Everything, Everything

Image courtesy of Goodreads

Image courtesy of Goodreads

I am excited and thankful to have received an ARC in return for my honest opinion of the much anticipated book, Everything, Everything by Nicola Yoon.

My honest opinion is this: I loved the book.

I could use a thousand ways to describe this book and only one word comes to mind: perfect.

It was heartwarming.

It was intriguing.

It gave me butterflies.

It gave me heartbreak.

It gave me adventure.

It gave me drama.

It gave me happiness.

We were invited into Madeline’s perfect, safe world inside her bubble of a house. A house where a fancy-shmancy air filter purified the air every twenty minutes. A house where all windows were sealed, and the front door had an air-locked room before entering the house. A house where anyone coming in (a.k.a. only Madeline’s mom, nurse, and the extremely rare occasions – tutors) needed to go through an hour long decontamination process.

Madeline suffers from the disease Severe Combined Immunodeficiency or SCID. The disease makes it impossible for her to come in contact with any foreign substances from the outside world, hence the sterile living environment. Her only friends are her nurse, her mother who is also her doctor, and the few friends from the online universe. Madeline spends her days reading books, completing classes via Skype, and observing the world pass her from from the comfort of her sealed, sterilized home.

When I started reading the book, it never occurred to me that Madeline never left the house. What about doctor’s appointments since she has this extremely rare disease? Oh right, her mother is her doctor and a nurse spends all day with her. But what happens when a new family moves in next door with two teens her own age? Madeline observes them. She watches their every move, the teens even stop by to try and meet her, but get turned away by her mother.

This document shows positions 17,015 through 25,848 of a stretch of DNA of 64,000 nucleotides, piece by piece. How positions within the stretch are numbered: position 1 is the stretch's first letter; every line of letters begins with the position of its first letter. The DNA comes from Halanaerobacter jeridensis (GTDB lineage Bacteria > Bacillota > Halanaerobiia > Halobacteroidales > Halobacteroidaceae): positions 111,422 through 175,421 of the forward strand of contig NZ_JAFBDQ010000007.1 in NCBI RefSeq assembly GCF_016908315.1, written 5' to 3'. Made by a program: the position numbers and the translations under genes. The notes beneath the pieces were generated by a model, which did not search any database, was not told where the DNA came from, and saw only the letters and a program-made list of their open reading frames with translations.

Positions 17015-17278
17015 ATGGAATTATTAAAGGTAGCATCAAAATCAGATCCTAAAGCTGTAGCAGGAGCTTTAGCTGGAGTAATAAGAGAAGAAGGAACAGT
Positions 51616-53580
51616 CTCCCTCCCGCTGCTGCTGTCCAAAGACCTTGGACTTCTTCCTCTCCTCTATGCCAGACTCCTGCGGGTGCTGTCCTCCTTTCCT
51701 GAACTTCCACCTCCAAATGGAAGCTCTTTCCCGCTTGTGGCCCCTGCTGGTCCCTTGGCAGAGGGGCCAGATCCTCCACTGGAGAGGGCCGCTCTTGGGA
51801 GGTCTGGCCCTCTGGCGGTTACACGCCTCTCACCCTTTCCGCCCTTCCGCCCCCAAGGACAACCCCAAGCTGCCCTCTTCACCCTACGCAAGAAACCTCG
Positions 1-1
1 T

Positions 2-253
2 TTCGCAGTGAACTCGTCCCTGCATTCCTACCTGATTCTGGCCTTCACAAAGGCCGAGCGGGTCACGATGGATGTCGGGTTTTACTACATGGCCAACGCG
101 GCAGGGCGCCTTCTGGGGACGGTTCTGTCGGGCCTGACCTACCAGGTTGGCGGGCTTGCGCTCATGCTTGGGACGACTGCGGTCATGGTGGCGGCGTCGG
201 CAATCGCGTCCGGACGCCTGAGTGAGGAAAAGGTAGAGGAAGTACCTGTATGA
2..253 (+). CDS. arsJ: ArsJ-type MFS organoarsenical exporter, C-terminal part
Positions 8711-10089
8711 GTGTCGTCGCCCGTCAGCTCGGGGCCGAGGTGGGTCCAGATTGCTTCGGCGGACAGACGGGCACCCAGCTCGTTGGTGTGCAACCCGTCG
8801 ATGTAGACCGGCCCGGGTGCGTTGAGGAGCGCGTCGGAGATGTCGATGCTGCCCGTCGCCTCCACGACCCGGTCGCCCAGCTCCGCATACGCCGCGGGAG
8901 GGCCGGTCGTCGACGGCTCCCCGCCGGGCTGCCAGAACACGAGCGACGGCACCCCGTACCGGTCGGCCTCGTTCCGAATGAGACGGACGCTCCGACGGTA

Then something funny happens – she continues to observe, only to see a mysterious bundt cake – yes you read the right – try and commit suicide – yes, you read that right again. The bundt cake suicides sparked an interesting friendship turned first love between Madeline and Olly, the boy next door. He always wore black and she always wore white. He was dangerous for her in every way, while all she wanted to do was experience the world he got to experience every day.

The romance was cheesy and heartwarming, but Madeline yearning to be a normal “human” and experience the world that can literally kill her, made my heart ache. I felt real, genuine, human emotions while reading this book, which is something not all books or authors can make happen for their readers. The realistic, genuine characters pulled me in and made me stay until the very end.

If you would like to know what happens to Madeline and her “angel of death”, pick up a copy September 1st when it’s released! I know I will!

Until then I’ll be reading my way through my bookshelves and TBR pile. Up next is P.S. I Still Love You by Jenny Han. Happy reading lovelies!


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